While the industrial robotics industry has been around since the 1950s, and hit its stride in the 1980s, pursuing an education in industrial robotics is still not in the front of many young students’ minds. Today, most manufacturing and material handling companies (small to large) are exploring integrating robotics into their processes. For robotic integration and servicing companies, like Motion Controls Robotics, we are noticing huge growth in the need for robotics and the need for maintenance and updating of robotics currently in the field.
Tyler’s Mom told his teacher, “Tyler wants to go to college to learn more about robotics and come to work at Motion Controls Robotics. He has never shown an interest in anything other than video games and sprint cars.”
This all means there is a growing need for students with interest and education in the robotics fields. These include careers in electrical and mechanical engineering, robot and PLC programmers, robotic service, and project management.
Each year we invite schools to bring their classes to Motion Controls Robotics for a tour of our facility. Many classes have come through our facility to get a chance to see robots in action and get a behind the scenes look at the engineering that is also involved. Oh, and of course, some pizza for lunch!
One group of fifth-grade students from Stamm Elementary toured the engineering area and got a chance to go out on the floor and see a variety of robot systems being built and in action. The kids loved exploring each robot cell both through engineering design and programming.
There was one student, Tyler Royster, who went home and told his mom all about the tour with lots of excitement. He told her he wants to go to college to learn more about robotics so he can come to work at Motion Controls Robotics.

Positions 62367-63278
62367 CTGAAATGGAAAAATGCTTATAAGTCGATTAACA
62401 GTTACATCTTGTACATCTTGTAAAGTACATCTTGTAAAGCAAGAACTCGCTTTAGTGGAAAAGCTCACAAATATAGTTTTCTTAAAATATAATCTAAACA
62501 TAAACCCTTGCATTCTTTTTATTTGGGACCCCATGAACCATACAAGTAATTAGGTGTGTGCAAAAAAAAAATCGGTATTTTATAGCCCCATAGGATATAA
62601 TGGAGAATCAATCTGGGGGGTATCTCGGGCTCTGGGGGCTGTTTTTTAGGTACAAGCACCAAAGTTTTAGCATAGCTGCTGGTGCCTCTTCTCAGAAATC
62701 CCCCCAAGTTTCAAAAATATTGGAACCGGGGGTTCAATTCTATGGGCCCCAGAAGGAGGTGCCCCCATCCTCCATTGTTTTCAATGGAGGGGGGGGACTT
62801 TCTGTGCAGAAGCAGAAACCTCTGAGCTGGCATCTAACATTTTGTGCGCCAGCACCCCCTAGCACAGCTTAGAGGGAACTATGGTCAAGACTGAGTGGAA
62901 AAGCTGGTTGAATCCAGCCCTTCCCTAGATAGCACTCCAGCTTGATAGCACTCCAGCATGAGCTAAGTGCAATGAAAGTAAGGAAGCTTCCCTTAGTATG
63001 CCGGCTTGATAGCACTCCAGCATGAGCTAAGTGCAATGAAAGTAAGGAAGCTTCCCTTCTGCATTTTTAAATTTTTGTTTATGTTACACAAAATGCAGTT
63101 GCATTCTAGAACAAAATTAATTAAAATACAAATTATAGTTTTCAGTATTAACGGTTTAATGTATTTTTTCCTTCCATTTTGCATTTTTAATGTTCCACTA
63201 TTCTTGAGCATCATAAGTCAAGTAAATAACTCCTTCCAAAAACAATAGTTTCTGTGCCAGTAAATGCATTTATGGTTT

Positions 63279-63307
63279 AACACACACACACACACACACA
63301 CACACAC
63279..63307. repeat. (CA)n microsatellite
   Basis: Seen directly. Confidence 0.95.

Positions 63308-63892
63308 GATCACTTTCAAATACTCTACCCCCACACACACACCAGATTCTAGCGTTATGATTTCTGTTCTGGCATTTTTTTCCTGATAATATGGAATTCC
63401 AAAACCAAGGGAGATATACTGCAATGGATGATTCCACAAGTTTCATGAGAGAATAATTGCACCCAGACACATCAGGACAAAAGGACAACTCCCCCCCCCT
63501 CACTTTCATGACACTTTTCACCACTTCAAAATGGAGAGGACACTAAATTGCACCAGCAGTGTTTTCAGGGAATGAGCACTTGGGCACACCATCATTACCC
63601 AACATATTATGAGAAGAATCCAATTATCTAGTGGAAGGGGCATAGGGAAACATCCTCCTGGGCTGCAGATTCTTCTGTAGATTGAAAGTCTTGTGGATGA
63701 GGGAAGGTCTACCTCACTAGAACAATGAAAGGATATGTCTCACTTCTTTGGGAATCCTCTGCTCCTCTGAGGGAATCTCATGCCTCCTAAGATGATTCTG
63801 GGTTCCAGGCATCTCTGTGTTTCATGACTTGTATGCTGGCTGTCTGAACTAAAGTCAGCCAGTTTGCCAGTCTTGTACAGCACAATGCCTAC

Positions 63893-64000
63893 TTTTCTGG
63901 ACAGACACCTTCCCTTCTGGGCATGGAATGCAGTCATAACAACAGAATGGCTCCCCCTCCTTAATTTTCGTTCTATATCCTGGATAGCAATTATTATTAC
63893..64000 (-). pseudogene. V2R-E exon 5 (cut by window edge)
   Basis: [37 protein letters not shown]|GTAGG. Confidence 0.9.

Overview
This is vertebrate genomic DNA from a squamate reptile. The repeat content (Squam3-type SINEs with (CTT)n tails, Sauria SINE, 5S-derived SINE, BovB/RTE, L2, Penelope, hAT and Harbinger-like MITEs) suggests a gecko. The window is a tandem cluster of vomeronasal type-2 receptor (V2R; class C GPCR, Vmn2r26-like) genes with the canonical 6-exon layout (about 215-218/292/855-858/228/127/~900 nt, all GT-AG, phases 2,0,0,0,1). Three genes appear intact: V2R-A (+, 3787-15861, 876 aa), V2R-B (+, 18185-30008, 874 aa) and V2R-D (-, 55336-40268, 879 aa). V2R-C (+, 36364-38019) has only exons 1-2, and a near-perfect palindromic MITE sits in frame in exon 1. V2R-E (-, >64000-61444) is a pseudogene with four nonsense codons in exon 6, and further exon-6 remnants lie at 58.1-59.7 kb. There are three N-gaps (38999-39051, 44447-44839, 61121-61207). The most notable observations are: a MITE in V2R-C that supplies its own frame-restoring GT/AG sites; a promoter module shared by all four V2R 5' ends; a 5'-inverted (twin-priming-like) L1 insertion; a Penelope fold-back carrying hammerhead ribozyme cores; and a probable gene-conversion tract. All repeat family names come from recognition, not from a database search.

Tyler’s mom told his teacher Nichole Almroth, “Tyler has never shown an interest in anything other than video games and sprint cars.”
The Chamber of Commerce of Sandusky County understands the need for Sandusky county to give kids the chance to get involved in the industries in their community. They offer two great programs to improve this awareness: Bridge and REACH. Bridge allows companies to post opportunities for older students to shadow, tour, or be involved in projects in a field that interests them. REACH introduces upper elementary students to career options that are available.
The news of Tyler’s interest in Motion Controls Robotics is very exciting – not only to spark an interest in a student but to see that there is a growing interest in the robotics field. We also work with colleges around the area, such as the University of Toledo and Bowling Green, to hire Co-op students. Each year our booth at their career fair is seeing more and more students interested in entering the field.